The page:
“The Global Marketplace and the Common Good” is the topic for the 2010 Notre Dame Forum, the University’s president, Rev. John I. Jenkins, C.S.C., announced today.
Scheduled for Nov. 3 (Wednesday), the forum will examine the inherent demand for an essential moral framework in the quest for human development, a topic that has taken on increased scrutiny in the wake of the global economic crisis of 2008-09. Thomas Friedman, the influential Pulitzer Prize-winning columnist from the New York Times, has been confirmed as one of the guest speakers.
“The world has been shaken by the current economic crisis,” Father Jenkins said. “The Notre Dame Forum will create a year-long discussion on the role of ethics, values and morals in the rebuilding and reshaping of the global economy. In his recent encyclical ‘Caritas in Veritate’ (‘Charity in Truth’), Pope Benedict issued a reminder that ‘the economy needs ethics in order to function correctly – not any ethics whatsoever, but an ethics which is people-centered.’ That encyclical comes out of a long tradition of the Church’s social teaching which asks us to reflect on the moral dimensions of individual and collective economic choices, and evaluate them with regard to their contribution to justice and the common good.”
One of the nation’s most influential commentators, Friedman has examined a wide range of topics, including globalization and worldwide economic issues, religious fundamentalism and terrorism, and the Middle East conflict. He has won three Pulitzer Prizes and has had four best-selling books, most recently “The World is Flat,” currently a best-seller.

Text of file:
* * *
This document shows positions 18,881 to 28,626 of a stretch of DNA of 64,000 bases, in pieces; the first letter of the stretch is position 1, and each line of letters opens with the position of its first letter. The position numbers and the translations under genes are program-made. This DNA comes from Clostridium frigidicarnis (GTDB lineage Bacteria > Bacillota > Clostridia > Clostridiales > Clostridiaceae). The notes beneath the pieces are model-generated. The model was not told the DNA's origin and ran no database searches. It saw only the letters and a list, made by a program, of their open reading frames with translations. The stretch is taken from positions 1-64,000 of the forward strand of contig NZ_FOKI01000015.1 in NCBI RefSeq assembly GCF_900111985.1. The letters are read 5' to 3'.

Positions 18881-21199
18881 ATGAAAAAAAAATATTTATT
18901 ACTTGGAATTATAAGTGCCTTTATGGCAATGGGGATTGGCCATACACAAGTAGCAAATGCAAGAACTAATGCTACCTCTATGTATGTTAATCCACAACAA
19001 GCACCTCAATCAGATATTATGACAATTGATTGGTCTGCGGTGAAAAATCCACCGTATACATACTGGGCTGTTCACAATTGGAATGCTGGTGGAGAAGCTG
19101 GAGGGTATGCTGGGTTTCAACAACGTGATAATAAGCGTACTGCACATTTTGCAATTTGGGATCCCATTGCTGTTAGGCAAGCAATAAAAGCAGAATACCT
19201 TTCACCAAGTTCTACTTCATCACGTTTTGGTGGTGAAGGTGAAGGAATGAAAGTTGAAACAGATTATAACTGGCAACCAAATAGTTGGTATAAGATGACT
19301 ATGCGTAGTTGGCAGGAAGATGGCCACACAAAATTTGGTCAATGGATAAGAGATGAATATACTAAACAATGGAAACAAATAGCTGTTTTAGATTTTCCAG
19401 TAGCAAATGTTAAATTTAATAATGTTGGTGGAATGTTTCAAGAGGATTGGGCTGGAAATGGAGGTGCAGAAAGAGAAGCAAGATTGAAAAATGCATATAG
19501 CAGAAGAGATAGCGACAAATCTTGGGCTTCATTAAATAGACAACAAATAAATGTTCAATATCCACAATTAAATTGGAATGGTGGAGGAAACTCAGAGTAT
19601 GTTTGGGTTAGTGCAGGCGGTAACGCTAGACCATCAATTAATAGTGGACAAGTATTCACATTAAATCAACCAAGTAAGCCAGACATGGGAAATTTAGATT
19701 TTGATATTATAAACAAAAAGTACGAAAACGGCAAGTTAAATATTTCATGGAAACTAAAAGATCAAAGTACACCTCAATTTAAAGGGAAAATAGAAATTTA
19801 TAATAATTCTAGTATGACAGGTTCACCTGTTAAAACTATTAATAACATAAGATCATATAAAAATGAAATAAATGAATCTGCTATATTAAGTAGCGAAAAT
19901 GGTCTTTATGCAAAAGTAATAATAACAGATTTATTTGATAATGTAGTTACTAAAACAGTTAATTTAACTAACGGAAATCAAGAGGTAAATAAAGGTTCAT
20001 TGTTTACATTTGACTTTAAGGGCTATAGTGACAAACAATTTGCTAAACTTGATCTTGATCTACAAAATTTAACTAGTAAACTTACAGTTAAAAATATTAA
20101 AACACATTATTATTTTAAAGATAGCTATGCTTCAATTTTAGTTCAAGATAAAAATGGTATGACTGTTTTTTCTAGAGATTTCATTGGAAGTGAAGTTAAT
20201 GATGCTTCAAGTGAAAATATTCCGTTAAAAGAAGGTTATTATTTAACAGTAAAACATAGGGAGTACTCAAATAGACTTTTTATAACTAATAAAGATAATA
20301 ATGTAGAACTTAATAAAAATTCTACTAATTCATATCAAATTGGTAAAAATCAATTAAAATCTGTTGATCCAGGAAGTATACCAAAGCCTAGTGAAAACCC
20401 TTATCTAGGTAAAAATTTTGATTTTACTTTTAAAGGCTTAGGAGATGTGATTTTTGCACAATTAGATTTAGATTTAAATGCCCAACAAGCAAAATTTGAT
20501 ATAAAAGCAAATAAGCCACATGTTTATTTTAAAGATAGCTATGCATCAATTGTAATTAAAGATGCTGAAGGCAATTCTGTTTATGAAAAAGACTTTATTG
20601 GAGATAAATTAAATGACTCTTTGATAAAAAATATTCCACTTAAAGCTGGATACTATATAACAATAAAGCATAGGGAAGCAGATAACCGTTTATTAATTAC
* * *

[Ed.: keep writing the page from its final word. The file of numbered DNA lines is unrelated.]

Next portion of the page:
The topic was reached after discussion with the Dean’s Council. Subsequently, a small steering committee was formed to undertake initial planning for the event. As in past years, Father Jenkins will create a Notre Dame Forum working committee charged with leading the planning of the 2010 event, as well as partnering with colleges, schools, institutes and centers on events and speakers related to this topic. The committee will include faculty, student and administrative representatives.
Established by Father Jenkins in 2005, the Notre Dame Forum has brought leading authorities to campus to discuss substantive issues of the day. Past forum topics have included immigration, sustainability, global health and the role of religious faith in a plural world.